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Making Way for Corruption in Guatemala and Honduras 1/2

In Guatemala and Honduras, corrupt officials in executive branches and legislatures are putting into place laws and policies to limit oversight and action by judicial authorities, human rights defenders, civil society activists, and journalists to expose and protest abuses, while sweeping away obstacles to their own corruption.

As the situation deteriorates rapidly, the White House focus on migration is almost exclusively driving U.S. government diplomacy towards the two countries, as well as towards El Salvador. U.S. aid for violence prevention, opportunities for youth at risk, and rural poverty reduction was suspended, and while the release of some $140 million in aid was announced in October 2019, most appears to be redirected towards implementing migration accords and strengthening borders. Programs to improve justice systems, expand civil society anti-corruption efforts, prevent violence, and protect LGBTQ+ rights have been slashed. Concern for corruption and rights violations is largely sidelined —even though corruption and rights violations are some of the very drivers of forced migration from the region.

Situation of women’s organizations & LGBTQ+ community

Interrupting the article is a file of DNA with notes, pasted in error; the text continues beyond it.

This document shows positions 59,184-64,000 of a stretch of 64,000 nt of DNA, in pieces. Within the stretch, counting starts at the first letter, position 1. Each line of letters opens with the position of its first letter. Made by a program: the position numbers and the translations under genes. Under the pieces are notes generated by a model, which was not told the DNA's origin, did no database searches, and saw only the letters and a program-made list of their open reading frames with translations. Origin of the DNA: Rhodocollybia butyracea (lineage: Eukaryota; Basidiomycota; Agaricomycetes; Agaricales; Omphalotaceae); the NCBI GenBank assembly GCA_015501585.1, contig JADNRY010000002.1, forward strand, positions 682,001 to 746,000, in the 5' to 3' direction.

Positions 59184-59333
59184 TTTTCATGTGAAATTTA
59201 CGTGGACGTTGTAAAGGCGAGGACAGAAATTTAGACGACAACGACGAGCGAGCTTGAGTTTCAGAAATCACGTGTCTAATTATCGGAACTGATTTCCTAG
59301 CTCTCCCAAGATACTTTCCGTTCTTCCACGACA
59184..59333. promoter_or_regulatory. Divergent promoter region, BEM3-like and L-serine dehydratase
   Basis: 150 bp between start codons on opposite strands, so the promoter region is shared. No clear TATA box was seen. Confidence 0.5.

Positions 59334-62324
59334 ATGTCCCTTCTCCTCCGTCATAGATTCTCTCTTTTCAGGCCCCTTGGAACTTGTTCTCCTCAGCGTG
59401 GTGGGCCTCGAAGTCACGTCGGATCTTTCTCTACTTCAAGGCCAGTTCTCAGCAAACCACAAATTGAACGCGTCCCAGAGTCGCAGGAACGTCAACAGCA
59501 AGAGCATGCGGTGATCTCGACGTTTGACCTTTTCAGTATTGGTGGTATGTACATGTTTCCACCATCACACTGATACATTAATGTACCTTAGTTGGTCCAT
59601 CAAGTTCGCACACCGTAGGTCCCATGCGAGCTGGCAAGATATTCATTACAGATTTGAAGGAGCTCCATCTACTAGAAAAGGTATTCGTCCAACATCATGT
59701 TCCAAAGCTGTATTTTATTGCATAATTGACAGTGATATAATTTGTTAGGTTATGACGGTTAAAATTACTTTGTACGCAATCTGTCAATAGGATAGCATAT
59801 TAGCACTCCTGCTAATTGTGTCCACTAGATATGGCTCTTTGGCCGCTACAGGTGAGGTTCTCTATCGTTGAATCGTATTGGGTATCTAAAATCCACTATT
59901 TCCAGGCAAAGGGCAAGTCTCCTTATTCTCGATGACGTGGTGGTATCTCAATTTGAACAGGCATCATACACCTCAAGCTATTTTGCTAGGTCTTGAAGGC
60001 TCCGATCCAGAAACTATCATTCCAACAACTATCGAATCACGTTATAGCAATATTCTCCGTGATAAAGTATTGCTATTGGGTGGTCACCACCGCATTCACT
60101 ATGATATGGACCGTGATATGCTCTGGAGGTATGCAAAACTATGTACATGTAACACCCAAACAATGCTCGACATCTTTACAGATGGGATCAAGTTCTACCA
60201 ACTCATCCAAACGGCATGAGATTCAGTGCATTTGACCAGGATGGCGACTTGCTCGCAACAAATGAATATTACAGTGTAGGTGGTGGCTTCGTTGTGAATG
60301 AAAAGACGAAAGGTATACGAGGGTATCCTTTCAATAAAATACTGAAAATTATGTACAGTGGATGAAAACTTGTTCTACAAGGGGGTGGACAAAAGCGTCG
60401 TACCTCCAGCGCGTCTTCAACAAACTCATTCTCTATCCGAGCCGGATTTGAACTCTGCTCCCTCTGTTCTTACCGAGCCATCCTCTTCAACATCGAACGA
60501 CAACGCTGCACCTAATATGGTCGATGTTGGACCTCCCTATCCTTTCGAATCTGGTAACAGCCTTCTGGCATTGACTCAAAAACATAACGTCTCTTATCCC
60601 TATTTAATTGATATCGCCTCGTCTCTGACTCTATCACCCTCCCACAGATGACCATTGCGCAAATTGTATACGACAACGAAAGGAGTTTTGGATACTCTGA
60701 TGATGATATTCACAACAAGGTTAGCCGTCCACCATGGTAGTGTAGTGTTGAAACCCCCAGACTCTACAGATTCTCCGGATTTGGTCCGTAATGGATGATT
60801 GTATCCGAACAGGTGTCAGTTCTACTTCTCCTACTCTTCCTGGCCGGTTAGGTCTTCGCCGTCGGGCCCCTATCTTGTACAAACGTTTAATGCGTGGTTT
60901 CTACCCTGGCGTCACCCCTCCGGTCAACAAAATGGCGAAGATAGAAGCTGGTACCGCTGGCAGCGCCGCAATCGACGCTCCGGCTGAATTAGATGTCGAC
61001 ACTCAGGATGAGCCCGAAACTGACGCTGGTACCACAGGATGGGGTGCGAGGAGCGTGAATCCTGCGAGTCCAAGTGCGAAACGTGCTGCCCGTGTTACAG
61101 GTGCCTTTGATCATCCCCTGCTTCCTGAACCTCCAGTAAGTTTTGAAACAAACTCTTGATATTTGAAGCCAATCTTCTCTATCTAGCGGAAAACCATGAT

Women’s organizations have been affected by threats and attacks, including a series of break-ins into their offices. Efforts to move forward on protections against gender-based violence have been stymied, including by cutbacks to funding for centers of attention to women survivors (Centros de Apoyo Integral para Mujeres Sobrevientos de Violencia), which are NGO-run but receive government funding. LGBTQ+ persons face violence, with 22 LBTQ+ persons murdered in 2018. LGBTQ+ activists face growing societal attacks. A bill, the Law to Protect Life and the Family (5272), which would outlaw abortion even in cases of rape and potentially criminalize women suffering miscarriages, and which would expressly prohibit same-sex marriage, is being considered by the legislature. U.S. support for LGBTQ+ rights in Guatemala in terms of diplomatic statements and assistance programs has notably diminished under the Trump Administration. Some programs directed towards LGBTQ+ persons were cut prior to the general aid freeze.

U.S. policy towards Guatemala

In a positive move, on December 3, 2019, the State Department announced it was barring a former housing minister from the United States for “significant acts of corruption.” But while the U.S. government has long been a champion of CICIG’s anti-corruption efforts and enforcement of the Global Magnitsky Act continues, in the last year the diplomatic message against corruption and in support of human rights in Guatemala has been overshadowed by the emphasis on migration cooperation.